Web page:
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Posts tagged with "Toxicology"

  • Chem/Bio Warfare

    Osmium Tetroxide, Of All Things

    This morning brings the news, via ABC, that the recently discovered bomb plot in London involved a quantity of osmium tetroxide. That’s a surprise. I know the reagent well, but it’s not what anyone would call a common chemical, despite the news story above that calls it “easily obtained.” It’s quite odd that someone co… Read More
  • Autism

    A Mechanism for Thimerosal

    There’s some fresh news in the (quite possibly endless) debate about the vaccine preservative thimerosal. The Institute of Medicine is working on another report, due in several months. Their last report, in 2001, found no evidence to support a link, but didn’t dismiss the possibility, either. I’ve written about this topic before.… Read More
  • Drug Assays

    How Drugs Die

    Everyone in the industry would like to do something about the failure rate of drugs in clinical trials. It would be far better to have not spent the time and money on these candidates, and the regret just increases as you move further down the process. A Phase I failure is painful; a Phase III… Read More
  • Alzheimer's Disease

    Back on the Air

    After a (reasonably) refreshing holiday break, Lagniappe is back. Thanks to everyone who kept doggedly hitting this site during the last few days – I admire your persistance. I notice from my site’s counter that I get a small but steady flow of Google hits for various miracle cures. I said some nasty things about… Read More
  • Autism

    Clearance Sale

    While I’m on the subject, I’ll mention some details that will be familiar to my fellow medicinal chemists. The body has a lot of mechanisms to deal with foreign substances. We assume that all our drugs are going to be handled by them, one way or another, and we just try to keep the stuff… Read More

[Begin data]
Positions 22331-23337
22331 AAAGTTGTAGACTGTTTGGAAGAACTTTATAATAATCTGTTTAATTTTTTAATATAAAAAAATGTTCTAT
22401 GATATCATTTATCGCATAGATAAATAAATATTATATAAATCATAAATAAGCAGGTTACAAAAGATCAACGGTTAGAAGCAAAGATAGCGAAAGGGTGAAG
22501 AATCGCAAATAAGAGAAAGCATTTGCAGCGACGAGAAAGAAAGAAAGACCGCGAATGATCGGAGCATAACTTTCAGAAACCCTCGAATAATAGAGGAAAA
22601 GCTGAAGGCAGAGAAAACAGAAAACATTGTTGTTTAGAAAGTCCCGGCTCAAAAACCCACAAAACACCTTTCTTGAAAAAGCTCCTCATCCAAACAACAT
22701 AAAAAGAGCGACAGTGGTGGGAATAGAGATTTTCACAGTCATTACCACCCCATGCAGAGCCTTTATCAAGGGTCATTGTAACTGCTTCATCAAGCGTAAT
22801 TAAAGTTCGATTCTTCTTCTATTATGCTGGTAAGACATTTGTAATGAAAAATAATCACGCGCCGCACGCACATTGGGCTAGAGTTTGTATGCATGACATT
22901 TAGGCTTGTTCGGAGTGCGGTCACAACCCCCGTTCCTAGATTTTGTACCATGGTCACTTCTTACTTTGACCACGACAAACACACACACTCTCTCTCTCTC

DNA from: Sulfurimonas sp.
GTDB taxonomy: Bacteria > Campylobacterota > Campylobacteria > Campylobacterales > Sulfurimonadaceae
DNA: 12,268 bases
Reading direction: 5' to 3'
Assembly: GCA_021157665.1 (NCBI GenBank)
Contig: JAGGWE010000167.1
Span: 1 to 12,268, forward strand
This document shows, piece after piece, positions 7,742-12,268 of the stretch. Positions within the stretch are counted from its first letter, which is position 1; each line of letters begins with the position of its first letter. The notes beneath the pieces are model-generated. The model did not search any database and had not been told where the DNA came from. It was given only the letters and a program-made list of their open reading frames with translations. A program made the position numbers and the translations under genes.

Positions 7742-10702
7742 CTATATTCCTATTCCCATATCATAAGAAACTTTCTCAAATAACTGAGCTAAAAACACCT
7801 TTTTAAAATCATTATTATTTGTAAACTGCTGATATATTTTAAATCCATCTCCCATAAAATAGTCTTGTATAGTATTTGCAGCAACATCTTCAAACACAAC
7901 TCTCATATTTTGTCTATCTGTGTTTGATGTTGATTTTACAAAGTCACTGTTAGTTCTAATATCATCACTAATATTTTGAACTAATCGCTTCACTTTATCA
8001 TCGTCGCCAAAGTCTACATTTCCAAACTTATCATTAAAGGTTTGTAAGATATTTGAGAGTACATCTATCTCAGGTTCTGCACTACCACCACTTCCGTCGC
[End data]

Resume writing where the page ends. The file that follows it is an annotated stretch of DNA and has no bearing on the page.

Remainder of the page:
• Autism


    One reason that I have doubts about thimerosal as a cause of autism goes back to mechanism of action. Are there any specific compounds that are know to cause specific neurological problems? (There are plenty that cause more diffuse symptoms, often motor-related, such as tardive dyskinesia.) Well, there’s one prominent example: MPTP, known to… Read More
  • Chem/Bio Warfare

    And While We’re On the Subject – Mercury?

    There’s another report this morning of an arrest of a suspected Chechen terrorist, who was carrying what’s described as 18 pounds of mercury in a champagne bottle. “”Such an amount of mercury would poison a very large number of people,” said a spokesman for the Moscow police. Would it? The amount is right – 18… Read More
  • Toxicology

    The Ames Test and the Real World

    Back to the question: what does the Ames test tell us? One thing it does is something that all toxicological tests do – that, as Paracelsus put it, “the dose makes the poison.” There’s hardly a more important tox principle than that. You can get a lot of things to show positive for mutagenicity if… Read More
  • Toxicology

    The Ames Test

    One hears a lot about the Ames test (as a measure of carcinogenicity and other Bad Things.) It’s sometimes held up by animal-rights types as a model of the sort of testing that could be done if, presumably, we weren’t all so much into torturing the lesser species. I thought a look at the test… Read More
  • "Me Too" Drugs

    Our Buddies at the FDA

    Another question I’ve had posed to me is whether the FDA standards for drug approval are too tight (no one who writes to me seems to worry that they might be too loose, although you can find groups who’d argue just that.) Overall, I don’t think so. There are really two sets of standards, for… Read More